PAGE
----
Investing In Bubbles, Pt. II

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Two years ago I read a great book describing the creation of the computer. The period between 1930 and 1960 was one of war, paranoia, and frenzied product development. At all costs, the government would spend on the necessary resources to win. It reminded me of Bill Janeway’s description of bubbles, which I want to spend a few minutes on again this morning. 

By my understanding of Janeway’s framework in “Doing Capitalism in the Innovation Economy”, downstream price insensitivity happens when speculators fall in love with a category, from tulips to gold to beanie babies. I’ll excerpt my past post* to save a click:

In his mind, a bubble is a period of significant price insensitivity around a certain type of problem, either ‘downstream’ or ‘upstream’. The upstream direction is a case like the creation of the computer, or the internet: a government is enmeshed in geopolitics that lead policymakers and politicians to believe that at all costs a certain problem must be fixed. War tends to be a good example of that. The United States had to build a better bomb. And if that meant creating a new way of crunching numbers quickly, then they would spend and deploy as many resources as necessary to ensure that outcome. The downstream direction, on the other hand, is when speculators fall in love with a space: like tulips in the Netherlands, gold at plenty of moments in time, or dot-coms in the late nineties. In these cases, private investors, with increasing (and often alarming) indifference to price, drive the value of any individual object in the ecosystem through the roof temporarily.

In a brilliant application of design-thinking, he concludes that there are opportunities for fantastic creation in these moments, as innovation happens through trial, and error, and error, and error, and error. Errors are expensive; somebody needs to underwrite them. 

I’ve been thinking about this a lot lately, as have we all. But I want to make note of something important. Many readers know this, but not all: a lot of the on-demand economy companies that are growing the fastest — the startup household names in grocery, logistics, delivery, and transportation — lose money not just on a monthly or annual basis, like a software company. A number of these companies lose money *on every transaction*. That is, they are selling a service or a product today at an economically irrational price. The faster and the bigger they grow, the more money they *lose*, not make. While I recognize that no-revenue high growth startups have a similar challenge, I find it particularly pernicious in a space where the gross margins are negative, because the revenue suggests cashflow – it’s like having a lemonade stand where you *pay* .5¢ per glass on a hot summer day, and then when your stand takes off, you are hailed for it. Let that sink in for a moment.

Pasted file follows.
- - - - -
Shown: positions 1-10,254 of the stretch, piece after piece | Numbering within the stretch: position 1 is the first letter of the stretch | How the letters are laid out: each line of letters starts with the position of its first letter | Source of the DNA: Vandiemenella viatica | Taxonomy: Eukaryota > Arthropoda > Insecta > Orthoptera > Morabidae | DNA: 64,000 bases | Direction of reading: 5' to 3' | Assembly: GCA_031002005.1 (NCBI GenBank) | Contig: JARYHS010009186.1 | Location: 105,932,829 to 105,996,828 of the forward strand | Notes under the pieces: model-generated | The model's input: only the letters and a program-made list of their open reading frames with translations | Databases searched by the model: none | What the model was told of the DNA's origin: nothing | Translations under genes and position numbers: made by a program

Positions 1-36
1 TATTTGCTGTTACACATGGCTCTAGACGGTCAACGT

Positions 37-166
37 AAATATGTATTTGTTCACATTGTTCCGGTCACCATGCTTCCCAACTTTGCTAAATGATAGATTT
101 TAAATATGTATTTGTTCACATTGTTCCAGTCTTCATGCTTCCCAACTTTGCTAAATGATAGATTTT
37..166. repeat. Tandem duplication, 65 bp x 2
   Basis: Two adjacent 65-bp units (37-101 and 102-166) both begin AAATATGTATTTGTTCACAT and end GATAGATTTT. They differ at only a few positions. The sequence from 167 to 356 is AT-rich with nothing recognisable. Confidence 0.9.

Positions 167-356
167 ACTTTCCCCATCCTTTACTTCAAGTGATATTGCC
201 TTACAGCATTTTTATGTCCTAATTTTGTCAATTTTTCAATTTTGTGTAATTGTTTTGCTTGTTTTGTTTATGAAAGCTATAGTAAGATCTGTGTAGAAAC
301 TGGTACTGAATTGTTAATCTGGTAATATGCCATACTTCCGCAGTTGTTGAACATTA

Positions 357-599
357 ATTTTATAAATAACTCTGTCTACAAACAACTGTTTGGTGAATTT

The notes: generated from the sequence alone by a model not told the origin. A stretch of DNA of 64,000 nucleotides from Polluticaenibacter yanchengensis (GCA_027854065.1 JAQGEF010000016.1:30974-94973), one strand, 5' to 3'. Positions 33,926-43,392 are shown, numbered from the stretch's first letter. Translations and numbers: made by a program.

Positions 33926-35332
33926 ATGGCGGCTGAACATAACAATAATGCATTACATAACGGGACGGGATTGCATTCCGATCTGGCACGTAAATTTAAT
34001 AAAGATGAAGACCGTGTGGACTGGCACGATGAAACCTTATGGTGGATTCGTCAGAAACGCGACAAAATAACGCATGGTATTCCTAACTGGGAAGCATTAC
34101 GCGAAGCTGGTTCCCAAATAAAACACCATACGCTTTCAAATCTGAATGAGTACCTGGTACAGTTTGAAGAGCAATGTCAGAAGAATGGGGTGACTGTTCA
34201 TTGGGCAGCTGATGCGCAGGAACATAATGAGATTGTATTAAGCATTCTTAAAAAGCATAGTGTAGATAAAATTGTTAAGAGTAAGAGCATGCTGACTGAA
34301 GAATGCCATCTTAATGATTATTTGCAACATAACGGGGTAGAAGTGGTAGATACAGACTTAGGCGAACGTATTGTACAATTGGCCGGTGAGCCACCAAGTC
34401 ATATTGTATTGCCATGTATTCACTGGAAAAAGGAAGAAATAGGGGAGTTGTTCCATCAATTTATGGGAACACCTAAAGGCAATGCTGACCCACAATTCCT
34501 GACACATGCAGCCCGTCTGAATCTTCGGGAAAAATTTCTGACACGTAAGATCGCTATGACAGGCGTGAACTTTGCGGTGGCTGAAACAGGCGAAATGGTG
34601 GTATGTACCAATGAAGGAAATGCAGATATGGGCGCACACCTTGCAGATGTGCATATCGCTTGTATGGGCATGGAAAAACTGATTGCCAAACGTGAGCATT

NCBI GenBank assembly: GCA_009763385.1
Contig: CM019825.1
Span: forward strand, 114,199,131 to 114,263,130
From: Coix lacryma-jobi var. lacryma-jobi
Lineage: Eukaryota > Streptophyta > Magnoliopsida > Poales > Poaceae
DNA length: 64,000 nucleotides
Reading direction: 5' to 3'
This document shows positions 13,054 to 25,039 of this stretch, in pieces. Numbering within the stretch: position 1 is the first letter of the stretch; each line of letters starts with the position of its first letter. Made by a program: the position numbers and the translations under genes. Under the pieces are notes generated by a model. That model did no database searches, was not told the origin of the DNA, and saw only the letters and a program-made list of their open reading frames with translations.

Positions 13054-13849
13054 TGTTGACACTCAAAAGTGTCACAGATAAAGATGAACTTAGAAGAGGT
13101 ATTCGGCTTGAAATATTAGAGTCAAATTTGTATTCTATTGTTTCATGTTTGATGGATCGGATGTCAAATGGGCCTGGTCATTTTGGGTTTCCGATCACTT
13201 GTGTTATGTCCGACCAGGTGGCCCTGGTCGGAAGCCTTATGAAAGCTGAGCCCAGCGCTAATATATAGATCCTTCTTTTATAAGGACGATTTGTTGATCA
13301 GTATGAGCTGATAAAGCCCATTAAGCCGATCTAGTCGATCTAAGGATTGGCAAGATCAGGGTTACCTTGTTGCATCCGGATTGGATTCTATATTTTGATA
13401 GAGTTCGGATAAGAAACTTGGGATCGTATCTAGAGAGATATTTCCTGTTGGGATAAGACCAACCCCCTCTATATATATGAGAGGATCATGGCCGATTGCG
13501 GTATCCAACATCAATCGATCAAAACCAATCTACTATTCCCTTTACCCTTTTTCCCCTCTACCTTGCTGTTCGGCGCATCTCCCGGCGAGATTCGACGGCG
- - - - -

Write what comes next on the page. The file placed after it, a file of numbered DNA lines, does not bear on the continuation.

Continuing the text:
There are a few conclusions worth drawing from this. 

On the one hand, if the market turns, even in the slightest, and the later stage venture financing starts to require positive gross margins (not contributing margins, or even EBITDA), the question of how to reward, retain, and protect the supply side of these marketplaces, the worker classes who act as couriers, drivers, and deliverers will become painful.

On the other hand, consumer demand can be a *very* powerful driver. And even for Uber, the biggest company in this category, growth is still utterly astounding. Most people in the world still haven’t heard of it. And the magic of getting a cab delivered to you, pushing a button to have someone take your junk, or clean your apartment, or deliver you a hot meal, may be sufficiently magical as to actually change conventional wisdom at scale. And once conventional wisdom turns, then there’s no stopping those services that can continue to execute. The consumer may be willing to keep going, while the unit economics stabilize, because our behavior will be locked in. This is quite possible. It’s still incredibly early days on the demand side.

Both of these things can, and likely will, happen simultaneously. Just like it took the dot-com bubble to create Google and Amazon, perhaps it will take a massive wave of dramatic price-insensitive negative gross margin growth to create the mobile central nervous system of the future. But many shirts will indeed be lost along the way.

*Investing In Bubbles, Pt. I

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